June 14, 2005 | WebMemo on National Security and Defense
How should the Air Force be transformed to maximize its efficiency and effectiveness? In 2004, the Air Force issued its U.S. Air Force Transformation Flight Plan, a major document that specifically addressed important issues of transformation, such as business practices, capabilities, and service culture. As the Air Force prepares for the 2005 Quadrennial Defense Review (QDR), there will be even more strategic and programmatic decisions to be made.
In a recent lecture at The Heritage Foundation, General John P. Jumper, Chief of Staff of the U.S. Air Force, outlined the challenges that the Air Force faces as it enters the 21st century.
Agility is a Key to the Future
Looking back to the 1980s, the U.S. defense establishment had no inkling of the threats that Slobodan Milosevic, Saddam Hussein, and Osama Bin Laden posed. It was not possible to predict that the whole decade of the 1990s-not to mention the new century, to the present-would be dominated by these adversaries and by new kinds of conflicts for the U.S. military.
One of the main lessons to take from recent history is that agility is a cornerstone of success. As the U.S. military undertook Operation Desert Storm, it was still a cumbersome, Cold War-driven force. Planning still centered on a European or a Korean conflict. Although the U.S. military was successful in Operation Desert Storm, Operation Allied Force, and Operation Vigilant Warrior, there was still little agility, and military leadership knew that it had to do better. Since 1994, senior Air Force leadership has supported a major shift in the Air Force's culture to enhance agility, strengthen contingency forces, and transform the ability to respond to any crisis that could arise globally.
Part of this transformation effort is the focus on future force structure, to include more integration of the Air National Guard and Air Reserve in today's missions. Guard units have responded to this by mixing more, on a day-to-day basis, with active duty units and being better prepared for high-demand missions. Also, procurement is an important part of transformation equation. Unfortunately, it has reached the point where individual systems cost so much that each one is reduced to a niche capability. A variety of factors such as confidence of suppliers, requirements of the program, and competition in industry affect this. However, it is not just the procurement system, but business that must be influenced by the new culture emerging in the Air Force.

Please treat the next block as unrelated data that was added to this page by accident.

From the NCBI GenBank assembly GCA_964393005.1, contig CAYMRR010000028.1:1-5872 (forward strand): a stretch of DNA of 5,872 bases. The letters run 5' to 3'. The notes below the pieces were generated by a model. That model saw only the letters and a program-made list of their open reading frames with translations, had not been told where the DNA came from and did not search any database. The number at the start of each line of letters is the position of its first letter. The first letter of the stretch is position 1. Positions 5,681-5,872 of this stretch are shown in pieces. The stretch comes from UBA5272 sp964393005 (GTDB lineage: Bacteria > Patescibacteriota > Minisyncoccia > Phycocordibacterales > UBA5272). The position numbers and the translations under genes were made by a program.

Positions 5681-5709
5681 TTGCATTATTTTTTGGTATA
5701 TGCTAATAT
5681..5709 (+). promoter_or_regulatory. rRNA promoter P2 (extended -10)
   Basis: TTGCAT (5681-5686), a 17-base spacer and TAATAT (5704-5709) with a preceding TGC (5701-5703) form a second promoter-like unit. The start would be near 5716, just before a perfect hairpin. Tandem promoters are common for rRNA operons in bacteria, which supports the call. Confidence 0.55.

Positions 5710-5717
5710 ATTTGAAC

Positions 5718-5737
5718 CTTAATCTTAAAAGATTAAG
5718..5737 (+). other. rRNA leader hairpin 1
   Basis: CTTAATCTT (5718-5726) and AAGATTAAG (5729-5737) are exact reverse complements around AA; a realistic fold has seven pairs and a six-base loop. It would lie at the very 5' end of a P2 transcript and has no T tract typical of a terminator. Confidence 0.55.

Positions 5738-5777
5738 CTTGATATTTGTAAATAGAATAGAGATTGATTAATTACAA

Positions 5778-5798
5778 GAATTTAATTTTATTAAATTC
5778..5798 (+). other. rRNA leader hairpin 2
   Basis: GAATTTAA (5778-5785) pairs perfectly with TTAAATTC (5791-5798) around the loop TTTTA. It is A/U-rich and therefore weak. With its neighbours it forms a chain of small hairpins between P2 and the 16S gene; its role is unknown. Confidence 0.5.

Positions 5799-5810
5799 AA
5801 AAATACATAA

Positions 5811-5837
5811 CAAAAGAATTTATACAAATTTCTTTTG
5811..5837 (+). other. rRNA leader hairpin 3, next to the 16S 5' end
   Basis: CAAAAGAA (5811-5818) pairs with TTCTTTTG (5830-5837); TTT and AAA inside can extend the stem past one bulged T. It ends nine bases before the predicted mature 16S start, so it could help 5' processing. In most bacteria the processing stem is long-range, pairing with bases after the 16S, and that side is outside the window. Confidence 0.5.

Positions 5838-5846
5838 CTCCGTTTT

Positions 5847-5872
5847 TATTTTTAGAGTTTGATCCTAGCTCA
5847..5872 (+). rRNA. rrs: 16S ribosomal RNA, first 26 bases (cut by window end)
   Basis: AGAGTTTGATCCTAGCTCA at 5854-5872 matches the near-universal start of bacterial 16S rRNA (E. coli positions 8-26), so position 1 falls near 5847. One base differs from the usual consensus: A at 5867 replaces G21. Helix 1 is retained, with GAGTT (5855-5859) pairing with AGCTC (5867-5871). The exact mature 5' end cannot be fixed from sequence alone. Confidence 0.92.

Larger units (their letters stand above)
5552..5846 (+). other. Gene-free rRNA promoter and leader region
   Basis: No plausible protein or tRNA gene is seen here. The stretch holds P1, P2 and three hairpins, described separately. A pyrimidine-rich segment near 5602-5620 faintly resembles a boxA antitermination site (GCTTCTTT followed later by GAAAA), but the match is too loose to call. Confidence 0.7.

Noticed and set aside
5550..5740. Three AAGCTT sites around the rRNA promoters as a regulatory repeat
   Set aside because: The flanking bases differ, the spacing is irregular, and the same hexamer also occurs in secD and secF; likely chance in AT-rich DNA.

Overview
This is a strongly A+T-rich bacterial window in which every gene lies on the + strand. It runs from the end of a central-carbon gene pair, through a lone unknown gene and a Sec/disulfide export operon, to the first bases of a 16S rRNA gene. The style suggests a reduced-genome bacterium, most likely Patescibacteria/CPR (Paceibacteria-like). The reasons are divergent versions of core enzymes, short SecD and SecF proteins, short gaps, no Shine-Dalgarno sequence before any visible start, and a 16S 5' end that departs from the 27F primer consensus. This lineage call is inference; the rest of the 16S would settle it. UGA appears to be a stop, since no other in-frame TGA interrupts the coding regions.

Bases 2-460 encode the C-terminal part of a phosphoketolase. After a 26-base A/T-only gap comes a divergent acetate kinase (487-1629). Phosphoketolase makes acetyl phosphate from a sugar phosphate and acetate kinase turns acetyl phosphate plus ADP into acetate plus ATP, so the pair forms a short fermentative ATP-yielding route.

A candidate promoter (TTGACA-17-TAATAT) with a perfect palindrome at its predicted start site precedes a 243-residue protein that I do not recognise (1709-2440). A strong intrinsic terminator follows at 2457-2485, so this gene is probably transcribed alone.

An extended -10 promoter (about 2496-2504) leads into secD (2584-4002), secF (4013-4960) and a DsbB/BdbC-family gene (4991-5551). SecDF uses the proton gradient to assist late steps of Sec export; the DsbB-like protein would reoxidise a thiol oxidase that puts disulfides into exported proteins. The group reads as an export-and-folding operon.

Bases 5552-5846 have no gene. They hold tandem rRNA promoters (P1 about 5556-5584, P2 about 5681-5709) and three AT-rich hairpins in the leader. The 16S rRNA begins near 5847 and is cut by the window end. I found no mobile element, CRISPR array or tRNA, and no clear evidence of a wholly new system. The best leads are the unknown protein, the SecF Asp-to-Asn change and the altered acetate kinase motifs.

Transforming the Mindset
Transformation is as much about how the military thinks as what it buys. A big part of the force that any service has in place today will still be around 15 years from now, and so it is necessary to pay as much attention to integrating current assets as to replacing or acquiring new assets. There is an ongoing shift from concentration on platforms and systems to effects-based thinking. This means starting with operations and thinking more about how forces will fight than what they are going to fight with and what is going to be purchased. Cultural and bureaucratic roadblocks hamper this new thinking. Rivalries between the services can affect the service itself, the joint force, and coalition forces. Part of the problem is that the Air Force, in general, does not always clearly ask for the assets or systems that it needs (for instance, computer systems) and then must deal with the resultant inefficiencies.
Other problems are more cultural and bureaucratic. There are many areas where the senior leadership of the Air Force is trying to encourage people to move beyond the status quo and develop new ideas for the future:
Finally, General Jumper reiterated that despite all the technology, people remain the most important resource of the Air Force. The United States should be proud of the pride, discipline, and dedication of its airmen.
For more information on related defense subjects, see Heritage Foundation Executive Memorandum No. 970 "The U.S. Should Consider F/A-22 Sales to Select Allies," Backgrounder No. 1847, " A Congressional Guide to Defense Transformation: Issues and Answers," and Executive Memorandum No. 953, "Defense Priorities for the Next Four Years," all available at heritage.org.
Jack Spencer is Senior Policy Analyst for Defense and National Security in the Kathryn and Shelby Cullom Davis Institute for International Studies at The Heritage Foundation. Kathy Gudgel, Research Assistant in Defense and National Security, contributed to this piece. This WebMemo is based on a presentation given at "The Future of the Air Force: A View from the Top," a public event held at The Heritage Foundation on April 28, 2005.